Archive for the ‘identity’ Category

For it is by grace you have been saved, through faith—and this is not from yourselves, it is the gift of God— not by works, so that no one can boast. For we are God’s handiwork, created in Christ Jesus to do good works, which God prepared in advance for us to do.

Ephesians 2:8-10

Social distancing is a challenge!

Part of our problem is that many of us feel compelled to be productive. We are works oriented. We want to save ourselves.

This comes from within and without. Within lies the need for self-validation — through doing.

I’ve become habituated to that hard-driving motive to constantly do. Maybe you too. Our house is currently sparklingly clean, floors dusted, toilets cleaned, dishes done and put away, garage organized, weeds pulled from the garden. It makes sense. Order. Beauty. Activity. Busyness. And “I’ve got to do something so I don’t go stir crazy! I need to list at least a few things I’ve accomplished by the end of the day as I fall asleep!”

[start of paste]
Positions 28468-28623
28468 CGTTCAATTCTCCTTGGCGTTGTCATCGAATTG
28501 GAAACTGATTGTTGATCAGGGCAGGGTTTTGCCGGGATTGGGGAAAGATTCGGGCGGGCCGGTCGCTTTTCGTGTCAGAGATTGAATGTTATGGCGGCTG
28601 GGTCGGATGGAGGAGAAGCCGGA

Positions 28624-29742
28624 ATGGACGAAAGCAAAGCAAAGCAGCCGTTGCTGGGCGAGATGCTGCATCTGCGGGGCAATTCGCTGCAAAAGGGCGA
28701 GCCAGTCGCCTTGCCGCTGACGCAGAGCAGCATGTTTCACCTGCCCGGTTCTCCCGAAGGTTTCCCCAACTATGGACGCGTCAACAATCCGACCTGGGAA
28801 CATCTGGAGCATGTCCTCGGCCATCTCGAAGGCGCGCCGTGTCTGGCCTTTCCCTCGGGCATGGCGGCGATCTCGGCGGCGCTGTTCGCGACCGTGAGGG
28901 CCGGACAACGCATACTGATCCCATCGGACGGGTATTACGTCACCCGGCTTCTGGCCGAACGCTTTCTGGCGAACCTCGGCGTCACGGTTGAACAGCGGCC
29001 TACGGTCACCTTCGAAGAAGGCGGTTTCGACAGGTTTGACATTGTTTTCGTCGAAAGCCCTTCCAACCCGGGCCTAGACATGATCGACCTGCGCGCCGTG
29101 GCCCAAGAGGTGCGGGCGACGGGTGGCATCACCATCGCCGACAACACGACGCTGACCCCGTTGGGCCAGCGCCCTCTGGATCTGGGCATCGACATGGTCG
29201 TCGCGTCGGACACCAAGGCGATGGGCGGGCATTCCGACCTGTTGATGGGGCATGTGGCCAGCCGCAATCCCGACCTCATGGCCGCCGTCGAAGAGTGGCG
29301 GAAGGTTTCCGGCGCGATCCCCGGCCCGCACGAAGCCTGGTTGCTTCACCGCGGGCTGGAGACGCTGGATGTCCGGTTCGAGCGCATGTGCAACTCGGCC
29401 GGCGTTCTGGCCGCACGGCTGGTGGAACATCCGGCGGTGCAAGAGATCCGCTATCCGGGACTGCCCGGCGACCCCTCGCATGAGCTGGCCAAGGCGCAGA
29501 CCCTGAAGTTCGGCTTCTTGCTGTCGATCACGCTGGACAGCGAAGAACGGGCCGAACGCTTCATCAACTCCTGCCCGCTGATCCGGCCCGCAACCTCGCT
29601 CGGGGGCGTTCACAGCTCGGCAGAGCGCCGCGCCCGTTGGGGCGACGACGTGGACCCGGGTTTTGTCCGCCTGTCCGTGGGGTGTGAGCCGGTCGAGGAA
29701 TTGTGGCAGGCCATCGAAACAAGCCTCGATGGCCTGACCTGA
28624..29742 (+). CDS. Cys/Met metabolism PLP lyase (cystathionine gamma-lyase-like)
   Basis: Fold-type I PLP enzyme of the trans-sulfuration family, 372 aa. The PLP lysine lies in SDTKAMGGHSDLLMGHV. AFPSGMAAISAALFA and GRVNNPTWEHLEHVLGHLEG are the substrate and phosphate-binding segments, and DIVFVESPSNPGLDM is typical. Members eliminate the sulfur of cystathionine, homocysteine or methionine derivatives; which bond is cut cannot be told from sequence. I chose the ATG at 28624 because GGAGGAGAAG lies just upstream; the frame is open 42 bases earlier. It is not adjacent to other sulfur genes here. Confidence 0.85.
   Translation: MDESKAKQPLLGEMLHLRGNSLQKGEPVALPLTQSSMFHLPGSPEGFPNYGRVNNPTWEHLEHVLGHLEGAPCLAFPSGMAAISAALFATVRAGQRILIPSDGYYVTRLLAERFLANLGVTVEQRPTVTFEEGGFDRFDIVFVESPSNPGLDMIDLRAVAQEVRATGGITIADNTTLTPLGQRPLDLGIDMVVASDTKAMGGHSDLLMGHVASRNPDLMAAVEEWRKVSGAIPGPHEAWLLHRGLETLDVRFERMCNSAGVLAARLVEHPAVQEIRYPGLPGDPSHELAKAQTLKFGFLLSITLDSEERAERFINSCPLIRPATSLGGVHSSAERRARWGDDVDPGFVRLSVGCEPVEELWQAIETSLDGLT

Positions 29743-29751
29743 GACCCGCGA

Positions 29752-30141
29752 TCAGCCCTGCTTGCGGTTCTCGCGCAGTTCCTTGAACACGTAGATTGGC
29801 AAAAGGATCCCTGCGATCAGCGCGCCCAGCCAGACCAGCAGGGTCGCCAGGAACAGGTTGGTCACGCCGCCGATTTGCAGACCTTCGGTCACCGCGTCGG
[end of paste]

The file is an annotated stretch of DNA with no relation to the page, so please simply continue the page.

Yesterday, I scraped the grass out of cracks in the driveway. Scraping — for sanity! I also trimmed my toenails and listed that as one of my big three before I went to sleep. Clippings, to prevent an existential vacuum.

It’s okay. Looks better. The driveway. My toes. I did something! Hope the grass and my nails grow back so I can get after them again soon!

The other thing driving us toward productivity is from beyond the borders of our rooms and yards. It’s them.

I think; maybe you think, “Everyone else must be happier and more adaptive and creative and productive than me! What the heck are they up to?”